by: B. J. Hathaway
Ben Hogan was noted for using slow motion swings as part of his practice routine evidenced by a video demonstration he did on a beach while visiting a friend in Florida. Martial arts and other sports along with musicians and mathematicians have long used this form of training, but why would the average golfer want to do the opposite of what seems natural in practice?
1. The normal golf swing is too fast for the conscious mind to control when learning or changing a swing. Consider that an amateur downswing is about .3 seconds in duration and by the time a thought impulse is run to a muscle the ball has already been struck.
2. Slowing down gives your conscious mind time to process more information. When learning something new the mind must be constantly aware, monitoring and producing movements that are unfamiliar or strange feeling. If a normal swing moves the club at 90 mph, by using a 10 mph swing the student has 9 times longer to monitor, learn and correct the fine points of the movements.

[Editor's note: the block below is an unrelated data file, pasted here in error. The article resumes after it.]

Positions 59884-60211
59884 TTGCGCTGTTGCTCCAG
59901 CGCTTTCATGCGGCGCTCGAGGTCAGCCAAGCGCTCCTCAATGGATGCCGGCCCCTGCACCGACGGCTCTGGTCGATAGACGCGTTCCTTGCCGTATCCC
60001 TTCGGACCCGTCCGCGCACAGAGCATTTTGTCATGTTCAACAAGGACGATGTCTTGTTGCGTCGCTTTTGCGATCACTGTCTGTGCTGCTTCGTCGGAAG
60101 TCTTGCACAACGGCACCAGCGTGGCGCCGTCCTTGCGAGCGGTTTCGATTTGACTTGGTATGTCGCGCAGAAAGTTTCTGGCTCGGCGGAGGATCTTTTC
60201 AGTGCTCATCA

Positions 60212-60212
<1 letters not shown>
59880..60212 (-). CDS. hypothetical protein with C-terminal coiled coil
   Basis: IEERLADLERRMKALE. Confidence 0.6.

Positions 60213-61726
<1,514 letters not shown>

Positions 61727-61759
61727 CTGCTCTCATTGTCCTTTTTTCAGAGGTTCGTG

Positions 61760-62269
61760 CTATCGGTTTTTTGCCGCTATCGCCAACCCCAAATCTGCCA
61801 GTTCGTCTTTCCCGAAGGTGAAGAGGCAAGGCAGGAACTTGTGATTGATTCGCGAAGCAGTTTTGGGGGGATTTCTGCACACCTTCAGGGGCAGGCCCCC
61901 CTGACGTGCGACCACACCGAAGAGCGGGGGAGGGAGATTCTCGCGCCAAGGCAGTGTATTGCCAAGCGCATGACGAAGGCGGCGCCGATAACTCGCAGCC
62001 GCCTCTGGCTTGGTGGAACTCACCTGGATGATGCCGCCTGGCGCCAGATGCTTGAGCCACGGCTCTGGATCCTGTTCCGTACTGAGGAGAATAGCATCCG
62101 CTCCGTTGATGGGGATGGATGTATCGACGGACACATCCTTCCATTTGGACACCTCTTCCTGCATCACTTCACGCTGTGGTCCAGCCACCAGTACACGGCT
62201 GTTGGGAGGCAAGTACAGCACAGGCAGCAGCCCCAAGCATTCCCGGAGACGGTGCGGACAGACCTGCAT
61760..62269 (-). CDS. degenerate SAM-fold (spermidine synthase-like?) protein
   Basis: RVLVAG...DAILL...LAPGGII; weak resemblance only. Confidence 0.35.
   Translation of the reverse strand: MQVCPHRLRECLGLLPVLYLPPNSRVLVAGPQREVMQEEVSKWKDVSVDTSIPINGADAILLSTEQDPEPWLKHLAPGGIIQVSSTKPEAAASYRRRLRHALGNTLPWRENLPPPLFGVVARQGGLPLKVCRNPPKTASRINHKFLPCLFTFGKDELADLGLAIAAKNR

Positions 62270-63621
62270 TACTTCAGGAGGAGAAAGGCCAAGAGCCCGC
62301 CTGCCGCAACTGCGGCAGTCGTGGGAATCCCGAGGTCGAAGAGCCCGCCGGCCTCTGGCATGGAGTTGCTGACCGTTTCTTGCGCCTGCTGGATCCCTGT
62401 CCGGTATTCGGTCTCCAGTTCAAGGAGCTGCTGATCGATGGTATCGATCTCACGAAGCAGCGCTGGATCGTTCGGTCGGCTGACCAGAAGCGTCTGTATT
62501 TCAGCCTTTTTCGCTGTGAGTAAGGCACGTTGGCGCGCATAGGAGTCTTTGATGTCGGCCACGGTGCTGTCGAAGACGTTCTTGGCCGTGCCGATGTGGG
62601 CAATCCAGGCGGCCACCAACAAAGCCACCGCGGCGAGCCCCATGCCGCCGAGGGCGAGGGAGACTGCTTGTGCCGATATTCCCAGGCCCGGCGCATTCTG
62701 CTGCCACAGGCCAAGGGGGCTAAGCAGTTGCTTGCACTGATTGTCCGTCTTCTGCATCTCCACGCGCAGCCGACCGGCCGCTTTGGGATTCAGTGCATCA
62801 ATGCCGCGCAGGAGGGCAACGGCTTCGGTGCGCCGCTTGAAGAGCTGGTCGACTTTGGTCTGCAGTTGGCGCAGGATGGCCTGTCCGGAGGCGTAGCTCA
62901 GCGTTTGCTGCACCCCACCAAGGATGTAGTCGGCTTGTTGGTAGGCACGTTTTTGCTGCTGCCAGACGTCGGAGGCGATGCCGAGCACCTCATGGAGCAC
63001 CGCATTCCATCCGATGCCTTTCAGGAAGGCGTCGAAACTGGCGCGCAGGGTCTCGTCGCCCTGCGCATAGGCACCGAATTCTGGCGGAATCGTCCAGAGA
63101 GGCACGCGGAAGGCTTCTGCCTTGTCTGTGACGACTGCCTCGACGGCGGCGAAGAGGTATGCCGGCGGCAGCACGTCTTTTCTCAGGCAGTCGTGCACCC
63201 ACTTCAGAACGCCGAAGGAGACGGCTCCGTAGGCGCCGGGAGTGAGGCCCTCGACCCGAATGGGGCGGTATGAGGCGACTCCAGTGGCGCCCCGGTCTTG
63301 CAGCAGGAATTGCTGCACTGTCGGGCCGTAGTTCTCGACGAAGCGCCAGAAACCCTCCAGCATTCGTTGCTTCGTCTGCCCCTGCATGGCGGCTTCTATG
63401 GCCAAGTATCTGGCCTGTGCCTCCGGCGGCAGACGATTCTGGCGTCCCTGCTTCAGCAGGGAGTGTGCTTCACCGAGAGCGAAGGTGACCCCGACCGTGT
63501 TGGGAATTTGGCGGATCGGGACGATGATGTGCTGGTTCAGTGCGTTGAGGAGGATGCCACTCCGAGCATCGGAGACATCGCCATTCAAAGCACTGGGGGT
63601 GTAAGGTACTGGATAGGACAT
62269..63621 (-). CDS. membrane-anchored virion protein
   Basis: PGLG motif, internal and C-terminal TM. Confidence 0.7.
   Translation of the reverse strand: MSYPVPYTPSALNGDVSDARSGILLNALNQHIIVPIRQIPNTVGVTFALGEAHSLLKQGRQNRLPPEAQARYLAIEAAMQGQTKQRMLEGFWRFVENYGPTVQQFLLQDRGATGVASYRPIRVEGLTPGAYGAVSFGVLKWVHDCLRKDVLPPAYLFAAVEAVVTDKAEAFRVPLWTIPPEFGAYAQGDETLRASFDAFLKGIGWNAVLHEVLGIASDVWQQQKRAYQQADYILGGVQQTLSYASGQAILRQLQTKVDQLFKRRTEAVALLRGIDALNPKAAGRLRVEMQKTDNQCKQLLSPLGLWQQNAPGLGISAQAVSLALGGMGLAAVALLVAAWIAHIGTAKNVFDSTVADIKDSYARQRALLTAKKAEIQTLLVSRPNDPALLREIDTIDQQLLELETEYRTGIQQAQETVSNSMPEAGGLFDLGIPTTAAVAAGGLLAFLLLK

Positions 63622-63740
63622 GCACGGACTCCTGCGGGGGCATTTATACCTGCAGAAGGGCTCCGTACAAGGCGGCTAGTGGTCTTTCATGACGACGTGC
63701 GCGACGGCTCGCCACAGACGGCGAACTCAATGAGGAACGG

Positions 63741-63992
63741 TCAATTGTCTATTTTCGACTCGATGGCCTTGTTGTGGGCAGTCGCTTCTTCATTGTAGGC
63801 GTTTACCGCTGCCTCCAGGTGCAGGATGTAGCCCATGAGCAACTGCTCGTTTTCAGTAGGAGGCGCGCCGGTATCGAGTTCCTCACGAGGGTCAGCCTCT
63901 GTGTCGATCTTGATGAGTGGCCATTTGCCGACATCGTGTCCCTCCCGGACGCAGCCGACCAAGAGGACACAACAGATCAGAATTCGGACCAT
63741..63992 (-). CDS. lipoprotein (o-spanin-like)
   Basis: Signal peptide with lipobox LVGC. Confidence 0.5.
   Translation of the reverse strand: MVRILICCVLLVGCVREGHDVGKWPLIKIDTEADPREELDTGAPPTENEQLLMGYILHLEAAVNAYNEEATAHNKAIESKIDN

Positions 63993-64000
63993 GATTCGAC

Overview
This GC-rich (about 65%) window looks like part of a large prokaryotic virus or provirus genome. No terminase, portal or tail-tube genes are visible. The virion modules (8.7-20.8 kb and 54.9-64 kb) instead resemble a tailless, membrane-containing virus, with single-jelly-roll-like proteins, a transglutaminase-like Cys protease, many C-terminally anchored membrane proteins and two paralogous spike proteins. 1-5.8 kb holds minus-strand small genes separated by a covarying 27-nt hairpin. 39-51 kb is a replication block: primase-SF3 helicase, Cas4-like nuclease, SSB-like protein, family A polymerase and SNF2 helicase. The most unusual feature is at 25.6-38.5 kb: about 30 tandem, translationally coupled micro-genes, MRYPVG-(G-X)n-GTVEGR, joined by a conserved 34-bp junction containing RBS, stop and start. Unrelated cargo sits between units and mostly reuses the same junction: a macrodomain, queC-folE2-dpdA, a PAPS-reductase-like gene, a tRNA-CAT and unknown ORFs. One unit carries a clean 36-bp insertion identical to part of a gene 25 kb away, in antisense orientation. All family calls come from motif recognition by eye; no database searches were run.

3. Movement can be transformed into feels when moving slowly. Attempting to do anything new at top speed does not allow enough time for the feel to be monitored accurately or to make corrections and in most cases at near max speed what we feel is not remotely close to reality.
4. Moving slower allows the memorization of movements. Those bad swing habits are all run from a program deep in your memory that has become automatic and is also “write-protected”. In order to create an override we must move slowly and methodically in order to literally memorize every movement within the space around our bodies. Trying to change a golf swing at full speed is like remembering a new phone number. It’s only in short term memory and we all know how quickly that fades. Until the new moves are memorized you don’t own them, you are just renting.
If you can’t do it slow, don’t ever expect to be able to do it fast.
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